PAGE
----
Medtronic CEO Geoff Martha was the latest medtech executive to downplay the effects of weight loss drugs on the industry, telling investors on a Tuesday morning earnings call that the recent jump in interest for the medications will not slow the company’s growth.
Weight loss drugs have been a hot topic this earnings season, with analysts questioning companies across the industry about how the medications will impact their businesses. The questions come after stock prices were under pressure earlier in the year.
Martha attempted to allay investors’ concerns even before the Q&A portion of the company’s earnings call, saying that Medtronic does not expect an impact on its growth in the near or long term. Regarding bariatric surgery, the CEO said that there is likely to be little impact as patients do not typically remain on the drugs for more than a year, adding that the weight loss medications may lead to new patients considering surgery.
“We believe the current headwinds on U.S. bariatric procedures will stabilize over the next several quarters and return to growth by calendar year 2025, and this is modest and manageable within our broader diversified surgical business,” Martha told analysts on the earnings call.
Medtronic doesn’t expect a meaningful hit to its diabetes business either, Martha said, as its customers are primarily Type 1 patients. He explained that the penetration rates for insulin pumps in the Type 2 market are so low that “even using aggressive GLP-1 modeling assumptions, we don't see any meaningful change in our diabetes growth outlook through 2030.”
Laura Mauri, chief scientific, medical and regulatory officer, said that Novo Nordisk’s recent trial results of Wegovy, called the SELECT study, did not change Medtronic’s expectations. She said there would be a “negligible” impact on the growth of cardiovascular procedures.
Much like their medtech peers, Medtronic executives said that the economic environment last quarter was fairly stable after years of disruption and uncertainty from COVID-19 surges.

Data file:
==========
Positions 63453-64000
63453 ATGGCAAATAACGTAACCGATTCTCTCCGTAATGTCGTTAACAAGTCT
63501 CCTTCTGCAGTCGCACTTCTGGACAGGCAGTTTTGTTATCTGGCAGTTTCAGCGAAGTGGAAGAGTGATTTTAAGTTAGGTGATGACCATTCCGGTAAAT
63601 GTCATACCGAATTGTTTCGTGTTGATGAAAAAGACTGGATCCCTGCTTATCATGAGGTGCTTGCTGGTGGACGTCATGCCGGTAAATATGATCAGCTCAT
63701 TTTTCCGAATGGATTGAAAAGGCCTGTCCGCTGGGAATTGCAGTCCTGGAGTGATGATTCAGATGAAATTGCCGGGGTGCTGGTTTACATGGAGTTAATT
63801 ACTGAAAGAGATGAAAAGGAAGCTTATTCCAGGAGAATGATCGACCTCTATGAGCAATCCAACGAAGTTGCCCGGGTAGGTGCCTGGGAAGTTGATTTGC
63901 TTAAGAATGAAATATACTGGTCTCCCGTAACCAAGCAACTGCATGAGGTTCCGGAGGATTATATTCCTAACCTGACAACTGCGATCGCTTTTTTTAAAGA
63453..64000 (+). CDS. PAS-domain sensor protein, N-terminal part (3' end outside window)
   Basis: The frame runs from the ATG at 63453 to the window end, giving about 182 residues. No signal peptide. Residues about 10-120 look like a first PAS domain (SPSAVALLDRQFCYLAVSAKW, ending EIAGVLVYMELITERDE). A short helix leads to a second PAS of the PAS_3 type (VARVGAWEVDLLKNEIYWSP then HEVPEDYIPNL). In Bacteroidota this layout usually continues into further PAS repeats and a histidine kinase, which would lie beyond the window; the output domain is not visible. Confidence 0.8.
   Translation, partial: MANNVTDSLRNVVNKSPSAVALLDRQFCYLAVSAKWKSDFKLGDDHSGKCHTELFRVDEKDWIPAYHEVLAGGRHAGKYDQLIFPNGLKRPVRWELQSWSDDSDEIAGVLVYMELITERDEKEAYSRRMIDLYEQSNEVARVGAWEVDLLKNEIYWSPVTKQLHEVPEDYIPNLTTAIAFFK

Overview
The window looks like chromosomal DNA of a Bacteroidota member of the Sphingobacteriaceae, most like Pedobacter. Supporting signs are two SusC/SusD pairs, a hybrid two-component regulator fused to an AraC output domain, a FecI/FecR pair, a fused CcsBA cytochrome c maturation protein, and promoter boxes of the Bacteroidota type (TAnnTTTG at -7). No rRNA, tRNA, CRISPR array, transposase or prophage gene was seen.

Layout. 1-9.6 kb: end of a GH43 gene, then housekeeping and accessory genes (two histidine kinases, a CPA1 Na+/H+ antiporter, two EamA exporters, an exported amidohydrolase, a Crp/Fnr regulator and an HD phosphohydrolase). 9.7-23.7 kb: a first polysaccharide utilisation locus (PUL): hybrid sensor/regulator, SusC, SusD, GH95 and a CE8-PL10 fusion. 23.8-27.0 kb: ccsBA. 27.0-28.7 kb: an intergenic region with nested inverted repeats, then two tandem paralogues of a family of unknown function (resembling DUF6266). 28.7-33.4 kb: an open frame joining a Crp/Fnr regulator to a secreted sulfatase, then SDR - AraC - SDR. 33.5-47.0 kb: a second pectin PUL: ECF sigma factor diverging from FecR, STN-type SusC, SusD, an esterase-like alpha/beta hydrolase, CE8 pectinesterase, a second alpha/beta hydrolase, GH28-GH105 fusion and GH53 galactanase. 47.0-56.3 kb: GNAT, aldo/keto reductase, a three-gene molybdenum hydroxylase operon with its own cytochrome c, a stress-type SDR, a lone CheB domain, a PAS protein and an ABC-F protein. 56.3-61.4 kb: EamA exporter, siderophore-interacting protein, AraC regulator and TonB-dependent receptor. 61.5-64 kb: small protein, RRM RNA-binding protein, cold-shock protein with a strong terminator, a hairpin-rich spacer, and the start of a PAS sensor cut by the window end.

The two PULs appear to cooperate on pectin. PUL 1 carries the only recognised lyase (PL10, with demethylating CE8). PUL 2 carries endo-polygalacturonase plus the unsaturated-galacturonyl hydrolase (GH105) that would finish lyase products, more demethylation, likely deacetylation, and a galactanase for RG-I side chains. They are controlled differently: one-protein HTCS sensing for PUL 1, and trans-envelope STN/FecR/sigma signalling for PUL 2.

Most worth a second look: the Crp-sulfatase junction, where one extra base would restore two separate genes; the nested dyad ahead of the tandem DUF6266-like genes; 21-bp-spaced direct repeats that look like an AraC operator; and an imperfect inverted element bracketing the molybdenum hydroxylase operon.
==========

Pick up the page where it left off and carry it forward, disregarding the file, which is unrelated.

“The markets are pretty stable, especially relative to what we've seen over the last couple of years, with procedures back to normal growth,” Martha said. “The staffing issues that were hurting the procedural growth are more or less under control.”
He added that pricing and the supply chain have both been more stable as well.
CFO Karen Parkhill said the company had a strong quarter, regardless of the month. She added that the first weeks of the current quarter have been trending well and are in line with expectations.
Medtronic continued to produce year-over-year growth in its 2024 fiscal year, reporting second-quarter sales growth of 5% to $7.98 billion. The company more than doubled its net income year over year last quarter to $911 million, after reporting a 15% year-over-year decrease in its fiscal first quarter.
Martha noted some improvement in transcatheter aortic valve replacement (TAVR) procedures, even though the company grew below the market at mid-single-digits last quarter. While U.S. TAVR procedures declined slightly year over year, they grew 4% sequentially. Medtronic also said TAVR procedures had high-single-digit growth in Europe and solid growth in Japan.
Meanwhile, the company’s diabetes unit continues to rebound from safety issues over the past several years, which delayed key product releases. Martha said Medtronic expects to return to year-over-year U.S. sales growth in the back half of its fiscal year.
Medtronic raised its revenue growth forecast from 4.5% to 4.75% due to a solid first half of its fiscal year.